Regular price: £29.59
Buy Now with 1 Credit
Buy Now for £29.59
Although the concluding book in the series, this was primarily a sequel to the storylines in Xenocide, with both books initially being conceived as one larger book until the story became too long. As such, it was an excellent conclusion which left me wanting to know more of the various characters and their exploits.
As a conclusion to the Ender series as a whole, again, it tied up all the loose ends nicely and made the four books of the series, a wonderful listening experience. I cannot recommend the series highly enough for the depth of characters, the interesting multiple storylines, the wonderful concepts and ideas that OSC introduces and the exemplary reading by a consistently high-performance narration team. Thank you OSC and all involved in producing these audiobooks.
2 of 2 people found this review helpful
Sort of ok I couldnt take another lDescolada planet guilt fest . I do miss Ender though he was the ultimate hero / villain and without him I would lose interest. Sorry Oscar but hey ive sunk a few dollars to get to this decision. Ender and Bean and Peter and Valentine I'll miss them
Reading the reviews, I found two prevailing views. "Bravo" and "Boo!". Little in between. The "Bravo"'s enjoyed a thoughtful and insightful tale telling. The "Boo"'s missed the action found in the first novel of this series Ender's Game.
Read what the auther says . . .
. . ."I have never found it surprising that the existing sequels -- Speaker for the Dead, Xenocide, and Children of the Mind -- never appealed as strongly to those younger readers. The obvious reason is that Ender's Game is centered around a child, while the sequels are about adults; perhaps more importantly, Ender's Game is, at least on the surface, a heroic, adventurous novel, while the sequels are a completely different kind of fiction, slower paced, more contemplative and idea-centered, and dealing with themes of less immediate import to younger readers." . . .
He further went on to separate the two tales. Saying that Ender's Game stands on it's own. The following 3 books are their own tale.
Bottom line: They are all great books, but if you seek action stop at Ender's Game. Good thought provoking writing continues in the other books in the series, but much less action oriented.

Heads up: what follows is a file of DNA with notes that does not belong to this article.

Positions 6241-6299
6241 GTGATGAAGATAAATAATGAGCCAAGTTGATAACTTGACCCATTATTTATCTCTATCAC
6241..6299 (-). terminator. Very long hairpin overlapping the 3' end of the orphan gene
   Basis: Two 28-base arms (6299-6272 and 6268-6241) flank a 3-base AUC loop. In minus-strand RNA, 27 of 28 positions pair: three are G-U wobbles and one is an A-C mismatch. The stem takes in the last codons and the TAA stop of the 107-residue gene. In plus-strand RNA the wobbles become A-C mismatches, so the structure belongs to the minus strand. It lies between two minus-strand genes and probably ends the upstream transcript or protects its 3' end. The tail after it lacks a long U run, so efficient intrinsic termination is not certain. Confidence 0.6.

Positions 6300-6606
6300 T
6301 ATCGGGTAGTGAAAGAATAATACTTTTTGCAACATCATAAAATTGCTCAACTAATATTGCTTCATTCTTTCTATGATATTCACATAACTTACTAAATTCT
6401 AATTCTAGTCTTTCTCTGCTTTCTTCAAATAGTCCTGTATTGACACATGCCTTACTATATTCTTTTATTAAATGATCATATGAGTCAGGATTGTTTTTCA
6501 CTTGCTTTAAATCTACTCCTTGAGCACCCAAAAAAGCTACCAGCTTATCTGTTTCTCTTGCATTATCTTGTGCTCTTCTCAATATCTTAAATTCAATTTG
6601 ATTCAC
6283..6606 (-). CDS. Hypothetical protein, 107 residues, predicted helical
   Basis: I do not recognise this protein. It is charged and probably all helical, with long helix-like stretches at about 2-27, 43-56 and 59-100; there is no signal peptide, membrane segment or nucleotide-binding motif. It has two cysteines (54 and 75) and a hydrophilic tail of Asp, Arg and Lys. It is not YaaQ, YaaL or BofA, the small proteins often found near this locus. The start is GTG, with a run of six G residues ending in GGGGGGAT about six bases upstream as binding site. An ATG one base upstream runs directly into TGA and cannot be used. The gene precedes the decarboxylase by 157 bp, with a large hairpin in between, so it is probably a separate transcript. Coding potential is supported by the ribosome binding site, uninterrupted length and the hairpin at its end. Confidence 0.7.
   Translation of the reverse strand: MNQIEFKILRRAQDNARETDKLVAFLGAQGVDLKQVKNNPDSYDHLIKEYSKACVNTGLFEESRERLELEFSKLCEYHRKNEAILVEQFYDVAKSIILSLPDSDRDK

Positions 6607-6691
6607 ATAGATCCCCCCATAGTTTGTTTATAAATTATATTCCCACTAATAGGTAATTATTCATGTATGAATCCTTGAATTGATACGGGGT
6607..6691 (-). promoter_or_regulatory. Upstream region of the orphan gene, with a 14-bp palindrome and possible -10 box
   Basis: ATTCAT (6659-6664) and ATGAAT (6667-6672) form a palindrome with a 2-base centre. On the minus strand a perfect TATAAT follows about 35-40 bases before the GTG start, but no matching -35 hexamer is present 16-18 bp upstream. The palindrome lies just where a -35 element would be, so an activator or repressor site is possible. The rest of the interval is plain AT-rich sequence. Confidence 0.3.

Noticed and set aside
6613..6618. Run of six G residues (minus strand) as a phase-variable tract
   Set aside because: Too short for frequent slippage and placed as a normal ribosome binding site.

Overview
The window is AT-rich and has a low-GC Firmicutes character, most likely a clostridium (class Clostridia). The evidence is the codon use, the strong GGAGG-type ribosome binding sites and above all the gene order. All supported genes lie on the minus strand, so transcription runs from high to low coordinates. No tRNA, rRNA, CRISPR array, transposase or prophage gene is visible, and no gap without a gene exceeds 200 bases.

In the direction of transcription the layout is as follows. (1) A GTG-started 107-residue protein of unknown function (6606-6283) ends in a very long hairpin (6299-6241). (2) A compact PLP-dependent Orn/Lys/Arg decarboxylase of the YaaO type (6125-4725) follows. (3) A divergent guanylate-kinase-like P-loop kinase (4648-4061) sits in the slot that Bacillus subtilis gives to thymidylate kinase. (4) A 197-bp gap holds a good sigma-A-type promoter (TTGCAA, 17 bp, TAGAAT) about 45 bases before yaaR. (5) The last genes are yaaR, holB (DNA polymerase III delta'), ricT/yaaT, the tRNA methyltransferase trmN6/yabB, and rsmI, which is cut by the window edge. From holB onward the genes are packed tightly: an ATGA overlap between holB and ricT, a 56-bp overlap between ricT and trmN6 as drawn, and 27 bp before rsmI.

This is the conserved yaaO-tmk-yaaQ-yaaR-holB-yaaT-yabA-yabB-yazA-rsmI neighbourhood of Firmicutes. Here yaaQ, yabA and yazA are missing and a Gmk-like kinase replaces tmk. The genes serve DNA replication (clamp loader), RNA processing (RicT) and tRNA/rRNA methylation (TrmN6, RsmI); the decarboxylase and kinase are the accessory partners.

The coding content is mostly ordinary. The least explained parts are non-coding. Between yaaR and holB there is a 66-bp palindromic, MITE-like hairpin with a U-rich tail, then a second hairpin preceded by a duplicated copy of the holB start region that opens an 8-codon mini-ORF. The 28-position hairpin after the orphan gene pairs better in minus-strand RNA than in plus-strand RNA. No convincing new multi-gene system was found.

64 of 68 people found this review helpful
OK look, this book AND Xenocide must be read/listened to together; they are essentially one book. So if you cannot make it through Xenocide then there is no real reason why you should continue on through Children of The Mind, even though C.o.T.M. IS a better book. It would be stretching the truth if someone said these two were solely about Ender. Yes, Ender is in them and he plays a very pivotal role but it's also about his family. (A Very VERY dysfunctional family) There are some VERY useless characters these two books, in fact the whole Chinese thing in Xenocide could be axed completely.
The whole point of these two books is for Card to relate and discuss philosophy. Why are we here, who are we, etc. IF YOU'RE NOT PREPARED OR MATURE ENOUGH TO HANDLE THIS MUCH DEEP THOUGHT IN PHILOSOPHY THEN THESE ARE NOT THE BOOKS FOR YOU. If you're just reading these books to finish the Ender story you WILL be disappointed in the story but you will be satisfied in knowing what becomes of Ender. I listened to these books to finish the story and found myself wondering why useless characters were arguing over silly subjects; A LOT! Until you take a step back and accept the philosophical discussions that take place you will have a hard time continuing through the books.
Realize this, Card wrote Xenocide in '91 and Children of the Mind in '96 and states in his audio version of Children that there will be another book that will tie in to the Shadow series and wrap this up. Expect a wait.
As for the Audio presentations for both Xeno and Children, the voice actors were EXCELLENT. The only problem I had was the randomness of musical interludes in Xeno and the randomness of who was reading in Children. Although I very much appreciated the spacing out of sections read, even though they weren't tied to chapters. It felt like they read enough for someone driving to and from work.
I loved the ending and Children was a very redeeming book compared to Xenocide.
36 of 39 people found this review helpful